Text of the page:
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But, multiple sources close to Giacoletti said that is not entirely the case, telling ESPN.com that the decision came from above Hill. Giacoletti and his representation signed a confidentiality agreement and won't comment any further. Giacoletti did say Friday that he resigned and that he had nothing but good things to say about Hill.
"It was Ray's decision," Hill said Friday afternoon by phone from Salt Lake City. "Ray did understand the situation and he did feel a lot of pressure. I thought it was the right decision at the time. But he should speak for himself. He resigned and I accepted it."
But those close to Giacoletti in the coaching business say that he is not a quitter and wouldn't have just walked away, and question that if he did in fact resign, why did he receive nearly $800,000 in a buyout package for the final four years of his deal?
Three years ago, Hill searched for a hidden gem in coaching to replace Rick Majerus. He was convinced at the time he had found one in Eastern Washington's Giacoletti, who had led the Eagles to their first NCAA Tournament berth.
Three years later, the search is resuming anew.
In his first season, Giacoletti led the Utes to the Sweet 16, re-recruited Andrew Bogut to stay and return for Bogut's sophomore season, and helped Bogut earn national player of the year as well as become the top pick in the NBA draft.
Giacoletti had to rebuild after Bogut's departure but apparently was given only two years to do so.
Giacoletti, who went 54-38 at Utah, is the second Mountain West Conference coach to be bought out in less than a month. Last week, New Mexico bought out Ritchie McKay. Both Giacoletti and McKay are being allowed to finish the season.
Hill had signed Giacoletti to a seven-year contract after the school was put on two years' probation under Majerus' and Hill's watch. So they added two more years to the deal.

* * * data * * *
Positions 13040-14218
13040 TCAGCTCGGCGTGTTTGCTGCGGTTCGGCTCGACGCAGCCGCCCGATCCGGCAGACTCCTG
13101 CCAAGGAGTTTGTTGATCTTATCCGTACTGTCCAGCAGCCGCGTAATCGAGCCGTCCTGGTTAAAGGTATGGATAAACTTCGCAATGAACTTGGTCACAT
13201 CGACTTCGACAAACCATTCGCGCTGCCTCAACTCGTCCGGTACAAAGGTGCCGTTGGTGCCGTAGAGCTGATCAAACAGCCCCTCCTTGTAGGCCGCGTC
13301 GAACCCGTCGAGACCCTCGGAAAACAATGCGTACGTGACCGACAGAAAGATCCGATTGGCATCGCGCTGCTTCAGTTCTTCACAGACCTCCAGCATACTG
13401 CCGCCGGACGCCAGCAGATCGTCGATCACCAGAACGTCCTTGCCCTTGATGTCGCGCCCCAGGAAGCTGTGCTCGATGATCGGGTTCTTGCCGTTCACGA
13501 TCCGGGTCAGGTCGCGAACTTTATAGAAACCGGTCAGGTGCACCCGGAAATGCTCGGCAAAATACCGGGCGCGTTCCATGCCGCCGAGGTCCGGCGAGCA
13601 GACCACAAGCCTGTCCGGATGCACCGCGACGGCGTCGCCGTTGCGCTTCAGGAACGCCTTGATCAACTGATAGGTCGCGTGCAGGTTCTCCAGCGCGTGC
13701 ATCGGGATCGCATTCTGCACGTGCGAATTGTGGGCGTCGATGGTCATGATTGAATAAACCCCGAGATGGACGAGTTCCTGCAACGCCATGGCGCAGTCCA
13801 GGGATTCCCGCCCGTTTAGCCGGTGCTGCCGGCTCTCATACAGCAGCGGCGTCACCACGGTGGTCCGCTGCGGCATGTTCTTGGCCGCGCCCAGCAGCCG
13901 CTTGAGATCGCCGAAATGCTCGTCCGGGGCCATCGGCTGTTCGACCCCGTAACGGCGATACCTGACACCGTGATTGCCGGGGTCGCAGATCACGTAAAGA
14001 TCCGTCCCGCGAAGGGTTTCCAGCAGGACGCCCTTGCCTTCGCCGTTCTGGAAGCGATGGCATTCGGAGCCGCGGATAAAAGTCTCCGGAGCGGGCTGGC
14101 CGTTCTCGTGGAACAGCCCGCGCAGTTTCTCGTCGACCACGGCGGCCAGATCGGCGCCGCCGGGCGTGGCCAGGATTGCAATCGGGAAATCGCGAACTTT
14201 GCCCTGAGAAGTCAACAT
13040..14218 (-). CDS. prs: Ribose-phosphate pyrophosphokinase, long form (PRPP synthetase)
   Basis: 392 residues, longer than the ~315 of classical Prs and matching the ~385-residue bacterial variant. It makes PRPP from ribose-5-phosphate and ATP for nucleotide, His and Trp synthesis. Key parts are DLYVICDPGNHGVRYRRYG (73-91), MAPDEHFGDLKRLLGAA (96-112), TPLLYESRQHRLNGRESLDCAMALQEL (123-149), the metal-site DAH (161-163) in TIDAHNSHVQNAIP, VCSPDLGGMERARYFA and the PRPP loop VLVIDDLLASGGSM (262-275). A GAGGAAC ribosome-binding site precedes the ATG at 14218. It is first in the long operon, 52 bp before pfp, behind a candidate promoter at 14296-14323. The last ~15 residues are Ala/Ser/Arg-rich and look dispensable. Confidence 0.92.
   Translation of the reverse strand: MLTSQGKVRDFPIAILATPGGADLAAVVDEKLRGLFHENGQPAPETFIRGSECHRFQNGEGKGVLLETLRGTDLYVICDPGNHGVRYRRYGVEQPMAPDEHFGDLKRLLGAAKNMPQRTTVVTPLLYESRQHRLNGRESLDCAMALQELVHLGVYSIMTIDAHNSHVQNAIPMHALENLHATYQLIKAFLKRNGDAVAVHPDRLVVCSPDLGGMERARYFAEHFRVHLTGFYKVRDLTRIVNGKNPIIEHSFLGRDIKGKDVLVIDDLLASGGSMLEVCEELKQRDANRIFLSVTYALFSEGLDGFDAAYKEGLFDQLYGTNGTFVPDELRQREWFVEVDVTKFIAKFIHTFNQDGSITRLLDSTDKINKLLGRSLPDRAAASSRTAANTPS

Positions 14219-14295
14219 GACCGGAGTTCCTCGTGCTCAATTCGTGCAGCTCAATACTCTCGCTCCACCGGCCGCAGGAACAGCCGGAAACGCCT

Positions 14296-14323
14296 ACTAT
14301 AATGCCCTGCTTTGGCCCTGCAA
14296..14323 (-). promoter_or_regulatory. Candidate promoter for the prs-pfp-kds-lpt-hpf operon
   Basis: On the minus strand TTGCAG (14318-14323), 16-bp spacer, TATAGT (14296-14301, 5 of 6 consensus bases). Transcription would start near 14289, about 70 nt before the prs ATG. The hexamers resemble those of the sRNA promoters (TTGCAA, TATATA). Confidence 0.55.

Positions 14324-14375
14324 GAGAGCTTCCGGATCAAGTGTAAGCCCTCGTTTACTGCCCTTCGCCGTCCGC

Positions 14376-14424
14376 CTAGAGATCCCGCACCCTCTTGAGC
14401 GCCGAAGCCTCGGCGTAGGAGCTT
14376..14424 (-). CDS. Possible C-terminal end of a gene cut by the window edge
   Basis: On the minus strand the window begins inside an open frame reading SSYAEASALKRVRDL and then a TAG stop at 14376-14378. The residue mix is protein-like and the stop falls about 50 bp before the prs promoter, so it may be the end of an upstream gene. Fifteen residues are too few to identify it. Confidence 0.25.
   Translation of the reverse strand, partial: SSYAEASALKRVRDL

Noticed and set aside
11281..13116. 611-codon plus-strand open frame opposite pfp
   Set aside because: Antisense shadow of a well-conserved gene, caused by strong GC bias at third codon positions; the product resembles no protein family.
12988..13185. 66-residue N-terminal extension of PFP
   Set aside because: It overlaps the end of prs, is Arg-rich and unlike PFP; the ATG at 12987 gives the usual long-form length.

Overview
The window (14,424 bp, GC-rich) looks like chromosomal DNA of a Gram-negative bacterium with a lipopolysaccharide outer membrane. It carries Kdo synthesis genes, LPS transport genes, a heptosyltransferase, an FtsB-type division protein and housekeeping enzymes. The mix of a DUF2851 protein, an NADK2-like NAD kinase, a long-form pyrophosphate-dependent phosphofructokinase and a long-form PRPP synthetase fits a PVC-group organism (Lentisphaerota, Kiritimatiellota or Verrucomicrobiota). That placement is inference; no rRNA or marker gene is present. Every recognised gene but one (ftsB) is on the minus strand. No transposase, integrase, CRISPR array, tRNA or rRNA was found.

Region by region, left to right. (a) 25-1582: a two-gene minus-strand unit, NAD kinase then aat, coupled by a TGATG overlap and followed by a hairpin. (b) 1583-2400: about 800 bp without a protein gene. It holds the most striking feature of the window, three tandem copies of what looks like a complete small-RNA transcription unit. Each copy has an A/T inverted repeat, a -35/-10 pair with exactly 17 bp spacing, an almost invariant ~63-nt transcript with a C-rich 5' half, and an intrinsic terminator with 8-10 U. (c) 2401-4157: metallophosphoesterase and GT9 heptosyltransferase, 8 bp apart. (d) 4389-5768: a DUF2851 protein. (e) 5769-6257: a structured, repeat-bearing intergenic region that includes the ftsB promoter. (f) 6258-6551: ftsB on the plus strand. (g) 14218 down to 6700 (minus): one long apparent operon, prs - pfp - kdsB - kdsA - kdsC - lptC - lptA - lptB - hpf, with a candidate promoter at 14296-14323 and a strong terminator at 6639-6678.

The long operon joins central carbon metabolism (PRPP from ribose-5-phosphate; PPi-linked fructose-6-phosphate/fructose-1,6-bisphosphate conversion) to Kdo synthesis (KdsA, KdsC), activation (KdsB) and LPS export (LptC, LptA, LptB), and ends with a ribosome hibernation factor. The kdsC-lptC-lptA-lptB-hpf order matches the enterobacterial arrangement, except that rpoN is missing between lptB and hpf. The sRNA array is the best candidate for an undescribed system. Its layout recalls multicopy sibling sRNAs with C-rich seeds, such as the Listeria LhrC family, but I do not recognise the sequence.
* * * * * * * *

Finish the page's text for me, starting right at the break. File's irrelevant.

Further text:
Declining attendance hurt Giacoletti's case. According to Utah, attendance at the Huntsman Center slipped from 10,900 in Majerus' last season to 9,522 this season, but sports information director Mike Lageschulte said there were more often roughly 5,000 fans in attendance.
Hill said there were a number of factors in Giacoletti's decision, including attendance, but wouldn't elaborate. When asked if Hill should shoulder responsibility for Giacoletti resigning two years after a Sweet 16 appearance and three years after he made the hire, Hill said, "It does reflect on me. I thought I made the right decision at the time."
Hill said the decision was between him and Giacoletti, not the university president. At least one high-profile high-major coach called ESPN.com Friday and said this was "terrible news for the coaching business," that a coach could resign, or have the perception that he's out, just two years removed from a Sweet 16 and three years after he was hired.
"I'd like to thank Dr. Hill and the University for the opportunity," Giacoletti said in a statement. "No one wanted our team to succeed this year more than my staff and I, but that just wasn't the case. I felt that it was in the best interests of the University and the players that I resign and allow the program to move forward."
Said Hill in a statement: "We're all disappointed things didn't work out the way we wanted. Ray is a quality person and I wish him the best."
The Utes, 11-19 and 6-9 in the MWC, are going to have their first back-to-back losing seasons since 1983-85. The overall record will be the worst since the Utes were 8-19 in 1972-73.
"I know Ray was struggling and he told me that this is really hard," Hill said.
Former Golden State Warriors and Stanford coach Mike Montgomery could be a candidate to replace Giacoletti, but Montgomery won't talk to schools while another coach is under employment.
Giacoletti was the Big Sky coach of the year in 2003-04.
Andy Katz is a senior writer at ESPN.com.